Dr. Bill Hayes offers health care service to people of Honduras, Mexico with Mission on the Move

lgierer@ledger-enquirer.comSeptember 22, 2012 

Children sleeping on cement floors in adult prisons where they are often abused, and people so poor they can't afford to visit a doctor or dentist and instead live with serious health problems are two of the groups retired physician Bill Hayes helps through his work with Mission on the Move, a non-profit, non-denominational Christian organization that brands itself as a "ministry with a heart for people in need."

Hayes not only makes mission trips to Mexico and Honduras but he also sits on the national organization's board.

Hayes, 73, is well known locally for his passion for service. He is a past winner of the prestigious Dr. Clarence C. Butler Service and Leadership Award presented by the St. Francis Foundation.

Hayes served as a pathologist at St. Francis Hospital then opened a private practice in general medicine.

During his distinguished career, Hayes was president of the Muscogee County Medical Society and served on the Board of Directors for New Horizons. At St. Francis Hospital, he served as chief of the Medical Staff and chair of the Family Practice Department. He was the first president of the Harris County Chamber of Commerce.

It wasn't until he retired in 1998 that he began to get involved in mission work. "I had a solo practice and just could not find the time. I was waiting for the opportunity," he said.

Hayes, who lives in Cataula, Ga., with his wife, Gwen, went on mission trips to places such as Costa Rica and Ecuador then about 10 years ago got involved with Mission on the Move. He heard about the organization through a friend at St. Mark United Methodist Church that he attended at the time.

Hayes calls the work he has done with Mission on the Move "very satisfying."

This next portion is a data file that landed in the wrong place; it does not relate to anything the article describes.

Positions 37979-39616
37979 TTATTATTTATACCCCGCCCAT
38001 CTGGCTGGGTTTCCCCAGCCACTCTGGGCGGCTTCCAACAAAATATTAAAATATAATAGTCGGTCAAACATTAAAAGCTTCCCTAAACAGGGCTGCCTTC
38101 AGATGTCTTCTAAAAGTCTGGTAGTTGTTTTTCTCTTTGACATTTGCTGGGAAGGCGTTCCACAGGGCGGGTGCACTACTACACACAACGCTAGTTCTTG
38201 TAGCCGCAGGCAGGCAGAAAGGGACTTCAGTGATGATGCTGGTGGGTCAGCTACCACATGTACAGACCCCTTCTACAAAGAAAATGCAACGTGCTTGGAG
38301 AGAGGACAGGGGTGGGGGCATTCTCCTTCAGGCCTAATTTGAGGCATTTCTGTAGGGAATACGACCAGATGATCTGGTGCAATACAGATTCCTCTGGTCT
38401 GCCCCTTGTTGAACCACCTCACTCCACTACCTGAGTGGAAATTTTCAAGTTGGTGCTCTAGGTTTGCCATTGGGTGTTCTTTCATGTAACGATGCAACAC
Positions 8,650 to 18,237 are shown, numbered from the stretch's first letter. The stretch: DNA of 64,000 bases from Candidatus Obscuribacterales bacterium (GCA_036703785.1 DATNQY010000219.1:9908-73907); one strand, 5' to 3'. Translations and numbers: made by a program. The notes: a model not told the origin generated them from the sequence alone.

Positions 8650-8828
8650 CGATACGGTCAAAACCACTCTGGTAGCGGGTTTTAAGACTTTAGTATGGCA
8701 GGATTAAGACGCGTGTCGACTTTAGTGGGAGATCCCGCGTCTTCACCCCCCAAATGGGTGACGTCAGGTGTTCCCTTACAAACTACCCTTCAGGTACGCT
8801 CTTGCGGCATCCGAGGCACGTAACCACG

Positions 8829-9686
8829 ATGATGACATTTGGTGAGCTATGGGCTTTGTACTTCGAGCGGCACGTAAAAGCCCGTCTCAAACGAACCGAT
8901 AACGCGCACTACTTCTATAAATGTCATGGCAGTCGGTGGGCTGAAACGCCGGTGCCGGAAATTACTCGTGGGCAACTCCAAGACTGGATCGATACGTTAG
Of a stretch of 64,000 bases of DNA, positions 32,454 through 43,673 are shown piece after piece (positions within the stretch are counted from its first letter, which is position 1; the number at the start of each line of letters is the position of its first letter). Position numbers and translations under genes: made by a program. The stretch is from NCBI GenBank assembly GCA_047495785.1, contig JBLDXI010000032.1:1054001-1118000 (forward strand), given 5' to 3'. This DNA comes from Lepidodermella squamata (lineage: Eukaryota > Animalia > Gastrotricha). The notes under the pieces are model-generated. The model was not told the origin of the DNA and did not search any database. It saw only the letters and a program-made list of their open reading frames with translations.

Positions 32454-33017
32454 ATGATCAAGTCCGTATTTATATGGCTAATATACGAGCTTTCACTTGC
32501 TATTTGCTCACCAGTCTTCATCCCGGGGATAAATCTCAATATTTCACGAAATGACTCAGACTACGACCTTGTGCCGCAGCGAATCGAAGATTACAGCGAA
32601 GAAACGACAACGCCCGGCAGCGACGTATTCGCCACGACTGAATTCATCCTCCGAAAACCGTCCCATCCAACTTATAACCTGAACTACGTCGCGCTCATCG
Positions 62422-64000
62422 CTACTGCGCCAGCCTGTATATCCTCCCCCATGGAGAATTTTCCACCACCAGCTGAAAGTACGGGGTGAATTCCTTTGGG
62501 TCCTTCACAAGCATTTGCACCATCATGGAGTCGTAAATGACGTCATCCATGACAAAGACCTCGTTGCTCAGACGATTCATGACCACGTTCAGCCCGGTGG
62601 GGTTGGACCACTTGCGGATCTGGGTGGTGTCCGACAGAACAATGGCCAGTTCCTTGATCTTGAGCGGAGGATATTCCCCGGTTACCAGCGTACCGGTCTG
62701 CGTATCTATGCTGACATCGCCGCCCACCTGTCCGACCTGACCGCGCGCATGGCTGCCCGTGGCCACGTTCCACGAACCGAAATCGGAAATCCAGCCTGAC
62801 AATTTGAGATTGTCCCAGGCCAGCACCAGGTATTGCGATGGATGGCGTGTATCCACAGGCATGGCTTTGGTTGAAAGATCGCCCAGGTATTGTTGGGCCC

Mission on the Move was organized in 1986 by the Rev. Ed Cadle, Sr., a retired Methodist minister.

In Tapachula, Chiapas Mexico, the organization has three homes for children. There are 15 in the girls home and 25 boys divided between the other two.

The children come from the men's prisons where they lived with their fathers who have been jailed for crimes as serious as kidnapping, drugs and murder.

"I've been to the prison and it's a scary place to visit," Hayes said.

In parts of Mexico, if a man goes to prison, his wife and children can live with him if they do not have a home. If there is no mother, the children join the father.

"There are no cells," Hayes explained. "It is like a big commune. Children may share a room with several prisoners. The living conditions are terrible."

Children are only taken to one of the Mission on the Move homes with parental permission.

"We make sure the children are fed well, kept healthy and get some education," Hayes said. It is a safe, Christian environment.

Mission on the Move also looks for ways to minister to the families of the children who come from the prison by providing bible studies and prayer time.

Hayes worked on the homes in Mexico doing woodwork, roofing and painting.

Gwen Hayes did some tiling. "That's something we've done in our own home," she said. "The homes are badly needed there."

Hayes has taken a lathe there. The children use it to make spinning tops and jewelry to sell. He has several of the tops at his home.

Annually, Hayes leads one of four medical teams Mission on the Move sends to the Santa Elena and Los Pinos areas of Honduras which provide free medical, dental and eye care to the local people. Hayes said people come down the mountain to see the medical teams.

"We can diagnose problems such as diabetes and hypertension and make sure people get the proper medication," Hayes said.

There is a problem with clean water so there is a problem with infections and parasites.

Mission on the Move also pays for surgeries. Hayes mentioned one 5-year-old girl who needed three for anal stenosis.

In Honduras, public education is only free through the sixth grade. "Most families can't afford to pay so the children's education stops there," Hayes said.

Mission on the Move provides scholarships for many children to continue their education through college. Mission on the Move also provides its own Christian education and nutrition program. More education can result in a better future for the country, Hayes said.

Though Hayes has not visited it, there is a Mission on the Move ministry in Kenya. It is operated by Isaac and Margaret Mwangi. The ministry has built a church there and provides education and food to those in need.

"Our emphasis everywhere is on children," Hayes said.

Hayes will be making his next medical mission trip in May. He usually takes about 20 people with him. As usual, he will bring bibles.

"I am looking forward to it," Hayes said.

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